Top 10 Markets for Multifamily Supply

While none of the top supply markets are unexpected, there were some notable trend changes.

Several markets recorded outsized multifamily completions during the most recent 12-month period. While none of the top supply markets are unexpected, there were some notable trend changes.TenMkts_MFSupply 060915

The chart provides the relative levels of new construction between markets, but it does not show how this impacts each market. We get a much clearer picture when we compare rental trends with these top supply markets using the most recent 12 months of Topline rents.

Denver and Seattle both continue to see very strong rental increases at 9.7 percent and 7.2 percent, respectively. Both markets are also behind the curve for satisfying multifamily demand. Urban Atlanta and North Dallas, at 6.8 percent and 6.0 percent rental increases, are also positioned very well to absorb additional supply.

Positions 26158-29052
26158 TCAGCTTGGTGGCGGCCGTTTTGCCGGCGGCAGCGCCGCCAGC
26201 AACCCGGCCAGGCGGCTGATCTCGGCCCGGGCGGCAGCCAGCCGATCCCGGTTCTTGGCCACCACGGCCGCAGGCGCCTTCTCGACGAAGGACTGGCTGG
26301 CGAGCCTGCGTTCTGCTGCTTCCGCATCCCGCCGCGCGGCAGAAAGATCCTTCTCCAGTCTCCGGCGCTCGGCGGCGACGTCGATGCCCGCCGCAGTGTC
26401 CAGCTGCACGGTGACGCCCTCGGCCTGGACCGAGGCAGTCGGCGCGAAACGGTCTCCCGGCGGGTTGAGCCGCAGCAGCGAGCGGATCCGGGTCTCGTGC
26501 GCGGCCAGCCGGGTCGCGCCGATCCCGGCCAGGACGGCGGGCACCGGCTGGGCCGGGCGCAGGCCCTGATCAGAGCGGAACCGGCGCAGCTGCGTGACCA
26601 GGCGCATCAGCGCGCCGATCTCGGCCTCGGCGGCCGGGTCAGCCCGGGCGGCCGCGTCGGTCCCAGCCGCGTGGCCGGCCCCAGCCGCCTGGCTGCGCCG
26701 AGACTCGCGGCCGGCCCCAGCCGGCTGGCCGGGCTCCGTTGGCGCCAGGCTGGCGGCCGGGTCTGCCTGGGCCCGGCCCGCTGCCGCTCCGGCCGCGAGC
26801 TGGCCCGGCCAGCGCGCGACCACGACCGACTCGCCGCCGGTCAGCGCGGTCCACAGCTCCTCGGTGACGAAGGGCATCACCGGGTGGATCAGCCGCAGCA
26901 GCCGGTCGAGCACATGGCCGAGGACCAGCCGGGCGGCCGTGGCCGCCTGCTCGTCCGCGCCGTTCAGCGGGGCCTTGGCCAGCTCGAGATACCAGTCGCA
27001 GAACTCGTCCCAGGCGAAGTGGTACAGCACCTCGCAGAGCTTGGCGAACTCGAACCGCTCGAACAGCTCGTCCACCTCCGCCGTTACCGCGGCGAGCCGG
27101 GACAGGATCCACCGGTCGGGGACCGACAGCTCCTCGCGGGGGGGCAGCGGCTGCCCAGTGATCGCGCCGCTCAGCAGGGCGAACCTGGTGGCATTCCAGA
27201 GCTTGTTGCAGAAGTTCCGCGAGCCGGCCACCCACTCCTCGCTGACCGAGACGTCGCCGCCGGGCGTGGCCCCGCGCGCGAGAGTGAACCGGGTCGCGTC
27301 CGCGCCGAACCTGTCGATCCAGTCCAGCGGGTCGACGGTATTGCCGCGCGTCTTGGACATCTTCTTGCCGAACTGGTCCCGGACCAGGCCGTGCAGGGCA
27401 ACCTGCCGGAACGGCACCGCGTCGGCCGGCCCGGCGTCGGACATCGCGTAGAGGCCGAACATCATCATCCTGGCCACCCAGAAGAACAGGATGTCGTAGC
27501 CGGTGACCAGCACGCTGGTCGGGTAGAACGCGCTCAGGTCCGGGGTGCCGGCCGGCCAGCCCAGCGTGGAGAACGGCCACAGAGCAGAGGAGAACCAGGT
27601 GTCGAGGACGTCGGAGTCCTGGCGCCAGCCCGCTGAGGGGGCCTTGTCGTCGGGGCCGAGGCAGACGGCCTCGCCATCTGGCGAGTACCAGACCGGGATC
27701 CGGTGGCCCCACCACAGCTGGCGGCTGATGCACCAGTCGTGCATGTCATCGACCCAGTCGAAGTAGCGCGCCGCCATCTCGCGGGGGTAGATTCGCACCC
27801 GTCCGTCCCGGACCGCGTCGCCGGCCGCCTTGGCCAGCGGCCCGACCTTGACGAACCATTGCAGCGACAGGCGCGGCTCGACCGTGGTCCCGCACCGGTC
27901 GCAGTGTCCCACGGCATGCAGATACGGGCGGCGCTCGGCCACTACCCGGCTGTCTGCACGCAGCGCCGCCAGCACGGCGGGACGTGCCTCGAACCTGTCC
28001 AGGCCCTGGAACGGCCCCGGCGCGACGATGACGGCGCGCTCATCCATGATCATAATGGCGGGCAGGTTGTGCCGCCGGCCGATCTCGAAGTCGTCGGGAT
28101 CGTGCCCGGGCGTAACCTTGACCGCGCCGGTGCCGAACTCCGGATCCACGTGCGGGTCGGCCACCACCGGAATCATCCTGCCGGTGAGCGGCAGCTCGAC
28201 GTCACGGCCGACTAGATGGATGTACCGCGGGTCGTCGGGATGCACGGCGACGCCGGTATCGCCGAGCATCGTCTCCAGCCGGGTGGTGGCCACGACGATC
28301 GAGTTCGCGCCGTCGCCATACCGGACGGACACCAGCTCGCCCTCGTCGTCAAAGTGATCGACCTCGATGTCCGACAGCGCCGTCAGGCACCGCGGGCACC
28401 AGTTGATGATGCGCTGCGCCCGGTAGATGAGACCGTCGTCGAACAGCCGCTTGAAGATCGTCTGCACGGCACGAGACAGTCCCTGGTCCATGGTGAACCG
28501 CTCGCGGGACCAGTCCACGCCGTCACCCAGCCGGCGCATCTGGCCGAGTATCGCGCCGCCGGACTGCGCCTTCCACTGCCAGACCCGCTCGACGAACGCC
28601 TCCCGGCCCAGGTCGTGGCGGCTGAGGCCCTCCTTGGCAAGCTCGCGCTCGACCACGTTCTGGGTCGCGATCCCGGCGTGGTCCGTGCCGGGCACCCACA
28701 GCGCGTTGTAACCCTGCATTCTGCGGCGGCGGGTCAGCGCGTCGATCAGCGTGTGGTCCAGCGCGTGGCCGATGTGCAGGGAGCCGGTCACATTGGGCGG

The Carolina Triangle and Charlotte markets, with growth of 4.6 percent and 4.5 percent, respectively, continue to show strong returns, even with a significant number of units entering the market. Washington, D.C., and Northern Virginia have both been considered overbuilt for some time, which is supported by the below trend increases of 1.6 percent and 1.4 percent, respectively.

West Houston and Austin have both experienced a long run in multifamily construction: however, the most recent rental rate increases of 3.9 percent and 3.3 percent may signal an end to the development boom for both markets. With nearly 30,000 units under construction in West Houston, and nearly 17,000 currently underway in Austin, it will be interesting to see how these markets are able to accommodate these new units.

Would you believe there is one market with among the least amount of new construction in the nation and also in the top 10 for rental rate increases? If you said yes, you would be wrong – there are three! And two more are in the top 15 in rent growth. Check back soon for the next article—Top Five Underserved Markets for Multifamily Supply.